SBD/Issue 81/Sports Media

HBO's Greenburg Says Another NHL-Themed "24/7" A "No-Brainer"

Greenburg Thinks "24/7" Series Can
Become A "Game-Changer" For HBO

HBO was "so enamored with its groundbreaking experiment with the NHL and vice versa, it seems certain the relationship will continue with a follow-up next season," according to Scott Burnside of ESPN.com. The reaction to "24/7 Penguins/Capitals: Road to the Winter Classic" was so positive, HBO Sports President Ross Greenburg said that the network "couldn't walk away from the project." Greenburg: "You can't do that to the American public." He added a "24/7 Part II" is a "no-brainer." Capitals VP & GM George McPhee said that he "would recommend to any other NHL GM or team that they take advantage of the opportunity should it present itself." McPhee: "It might have been the most fun I've ever had in this business." NHL COO John Collins "thinks the series has the potential to be a defining moment for the league." Collins: "Hopefully it'll be a game-changer for us." Greenburg said, "They're ecstatic at the NHL. We brought the game life." He added that he "thinks the '24/7' series might be a 'game-changer' for the network in terms of opening doors to other sports like baseball, which had previously been reluctant to provide the access the NHL ultimately allowed" (ESPN.com, 1/7). In N.Y., Larry Brooks wrote, "If HBO's bang-up, compelling '24/7' is going to become a standard lead-in to the Winter Classic, then it's likely clubs will be chosen to play in the NHL's signature Jan. 1 outdoor game by virtue of their willingness to provide access to the cameras and microphones, or eliminated thereto." An NHL official, when asked whether the league has the power to compel cooperation with HBO, said, "No, but we do control who is selected to play in the Winter Classic" (N.Y. POST, 1/9).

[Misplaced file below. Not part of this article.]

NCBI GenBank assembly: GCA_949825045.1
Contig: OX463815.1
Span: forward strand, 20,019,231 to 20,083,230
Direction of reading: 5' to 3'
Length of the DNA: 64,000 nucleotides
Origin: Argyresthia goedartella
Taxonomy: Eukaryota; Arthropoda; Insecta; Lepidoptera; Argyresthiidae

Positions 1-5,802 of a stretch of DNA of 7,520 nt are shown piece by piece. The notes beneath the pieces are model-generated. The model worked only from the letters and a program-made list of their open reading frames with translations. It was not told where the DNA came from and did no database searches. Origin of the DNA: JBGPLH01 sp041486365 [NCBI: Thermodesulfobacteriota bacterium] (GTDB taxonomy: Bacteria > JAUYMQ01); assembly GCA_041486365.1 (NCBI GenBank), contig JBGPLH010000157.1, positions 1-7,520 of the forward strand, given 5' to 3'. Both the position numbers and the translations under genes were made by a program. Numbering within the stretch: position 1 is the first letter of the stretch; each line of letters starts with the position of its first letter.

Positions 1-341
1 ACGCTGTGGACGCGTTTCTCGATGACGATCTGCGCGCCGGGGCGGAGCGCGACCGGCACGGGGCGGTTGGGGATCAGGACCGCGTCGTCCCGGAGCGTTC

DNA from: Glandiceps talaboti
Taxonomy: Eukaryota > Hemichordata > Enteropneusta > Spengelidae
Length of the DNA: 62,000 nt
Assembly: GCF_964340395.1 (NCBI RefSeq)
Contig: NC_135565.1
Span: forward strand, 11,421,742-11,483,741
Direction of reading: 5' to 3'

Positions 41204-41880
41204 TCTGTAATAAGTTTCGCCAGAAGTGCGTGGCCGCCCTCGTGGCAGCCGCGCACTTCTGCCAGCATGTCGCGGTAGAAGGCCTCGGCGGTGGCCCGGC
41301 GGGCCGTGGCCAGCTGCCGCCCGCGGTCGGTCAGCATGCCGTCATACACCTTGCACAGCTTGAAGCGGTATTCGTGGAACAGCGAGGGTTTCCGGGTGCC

COOL AS ICE: SI.com's Stu Hackel wrote "24/7" was "exquisite." HBO "made great use of their access by bringing viewers into areas of the game that most fans never see: the dressing room, practice facilities, planes and buses, players’ homes, meetings and strategy sessions, the awarding of the shovel and hard hat after games and ... lots of terrific on ice audio of players and officials." The "mini-portraits of the players, especially those who are not the great stars" Alex Ovechkin and Sidney Crosby, "were revealing" (SI.com, 1/7).  In Pittsburgh, Rob Rossi wrote, "The time for a first-rate NHL Films is now, because the success of '24/7' showed that the want of people -- regular people, not just die-hard hockey fans -- is expertly executed specialty programs such as what HBO churned out the past four weeks." The NHL needs to "continue capturing that passion" (Pittsburgh TRIBUNE-REVIEW, 1/9).

COLD SHOULDER? In Edmonton, John Mackinnon wrote of the Winter Classic, "Positioning this event as part of the 'grow-the-game' effort in the U.S., particularly in terms of TV ratings, is understandable." But distancing it from the '03 Canadiens-Oilers Heritage Classic, "at least in a marketing sense, by identifying the Buffalo game as the first of its kind, or necessarily situating the Winter Classic in the U.S., excluding the Canadian teams from the rotation, seems wrong." Mackinnon: "Yes, Calgary will play host to a second Heritage Classic, but given the NHL's marketing approach, to borrow a Seinfeld-ism, it seems like 'lesser babka.' That's not right" (EDMONTON JOURNAL, 1/9).

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